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Situation Calls for Integrated Strategies

by Kurt Beardslee, Guest Columnist
Seattle Post-Intelligencer, February 9, 2006

At the "Salmon 2100 Conference" last month in Portland, James Connaughton, the chairman of the White House Council on Environmental Quality, gave an important speech on salmon recovery, announcing administration intentions to reduce the impacts from harvest and hatcheries on salmon listed under the Endangered Species Act.

Fishing interests and some of their allies in the conservation community reacted strongly and negatively.

They say, as they have always said, that harvest and hatcheries are tiny factors in salmon declines. They accused the administration of diverting attention from what they call the real threats to salmon, most specifically the Columbia River hydroelectric system.

Unfortunately, they are about half right but the full story is much more complex. In fact, harvest and hatchery activities are imposing significant harmful impacts on ESA-listed salmon populations, impacts that are not being adequately addressed.

Connaughton's speech could be paraphrased: "Fixing dams is very expensive. We have spent and spent, and it has worked, if not completely. But before we spend a lot more, let's make changes in harvest and hatcheries instead."

Taken altogether, that's a bad idea. We have not done nearly enough to reform the dam system or protect and recover habitat. We must do more on those fronts, not less. But the big problem is not that the administration is saying anything about harvest and hatcheries; it's that it isn't saying enough.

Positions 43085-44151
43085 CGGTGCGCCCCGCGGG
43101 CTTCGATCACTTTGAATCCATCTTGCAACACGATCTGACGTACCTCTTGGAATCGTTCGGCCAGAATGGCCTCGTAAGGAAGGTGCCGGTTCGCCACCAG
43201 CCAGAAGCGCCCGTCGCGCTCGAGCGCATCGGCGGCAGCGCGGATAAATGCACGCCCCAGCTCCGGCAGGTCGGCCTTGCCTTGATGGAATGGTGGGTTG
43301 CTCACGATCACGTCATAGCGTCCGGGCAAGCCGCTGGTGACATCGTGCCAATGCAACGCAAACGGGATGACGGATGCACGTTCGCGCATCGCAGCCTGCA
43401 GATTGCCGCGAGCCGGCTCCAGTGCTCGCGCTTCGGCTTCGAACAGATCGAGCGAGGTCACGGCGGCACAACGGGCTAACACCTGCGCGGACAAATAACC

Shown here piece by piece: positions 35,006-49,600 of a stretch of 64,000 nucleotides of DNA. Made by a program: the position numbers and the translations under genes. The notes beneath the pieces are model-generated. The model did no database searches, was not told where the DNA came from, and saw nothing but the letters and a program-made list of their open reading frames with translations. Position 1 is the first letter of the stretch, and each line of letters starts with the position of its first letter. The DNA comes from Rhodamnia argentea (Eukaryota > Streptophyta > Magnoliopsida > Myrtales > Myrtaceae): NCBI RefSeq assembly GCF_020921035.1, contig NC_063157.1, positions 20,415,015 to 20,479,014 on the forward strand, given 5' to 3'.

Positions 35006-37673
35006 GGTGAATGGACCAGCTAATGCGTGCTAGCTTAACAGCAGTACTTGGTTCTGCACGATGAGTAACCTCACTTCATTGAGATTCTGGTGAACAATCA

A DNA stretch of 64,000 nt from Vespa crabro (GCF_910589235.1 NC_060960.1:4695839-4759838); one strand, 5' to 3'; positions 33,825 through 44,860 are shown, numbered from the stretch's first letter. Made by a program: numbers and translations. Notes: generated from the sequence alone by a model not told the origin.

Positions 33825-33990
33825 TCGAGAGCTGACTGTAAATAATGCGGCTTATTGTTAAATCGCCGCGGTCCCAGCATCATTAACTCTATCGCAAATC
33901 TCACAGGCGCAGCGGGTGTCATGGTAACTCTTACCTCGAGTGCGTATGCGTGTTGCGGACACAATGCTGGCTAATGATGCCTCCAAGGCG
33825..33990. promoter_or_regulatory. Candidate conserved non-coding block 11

Connaughton rather overstated the improvements in Columbia Basin dam management. That's just one reason to suspect he may have overstated what the administration intends to do about harvest and hatcheries. A close reading of the speech reveals plenty of qualification and hedging. His model hatchery-reform process has been ongoing in Puget Sound since 1999, and has so far brought very little actual change.

Independent researchers and review panels consistently have issued warnings about current hatchery and harvest management. The Recovery Science Review Panel, convened by NOAA Fisheries to evaluate salmon-recovery management under the ESA, has said current harvest-management "demean(s) scientific common sense," and that current harvest levels on listed populations are "biologically unsustainable." The federally appointed Independent Scientific Advisory Board has reported that hatcheries are "almost certainly" harming listed fish and impeding recovery.

The responsible agencies have dropped that ball. But a vague pledge to do an inadequate job addressing harvest and hatcheries while cutting back on an already inadequate job on habitat and hydro is not the answer.

On the other hand, an either-or choice between dams or harvest is just as inadequate. Why should reforming fisheries management come at the expense of protecting and recovering habitat function? Let's push for much more on dams and habitat, and much more on harvest and hatcheries. The plain and powerful truth is that regarding salmon recovery, the Bush administration isn't doing enough anywhere, about anything.

In January, Washington Trout joined the Salmon Spawning and Recovery Alliance in notifying NOAA Fisheries that we intend to file suit under the ESA over fishing in Puget Sound. Put simply, we allege that too many threatened Puget Sound chinook are being caught. But Washington Trout will never consider better fisheries management a substitute for improved habitat conditions. The region can and must develop integrated strategies to address all the factors limiting salmon productivity, whether those factors are based in harvest, hatcheries, habitat or hydro.

Kurt Beardslee is the executive director at Washington Trout, a non-profit organization dedicated to the recovery and conservation of Washington's wild-fish ecosystems.
Situation Calls for Integrated Strategies
Seattle Post-Intelligencer, February 9, 2006

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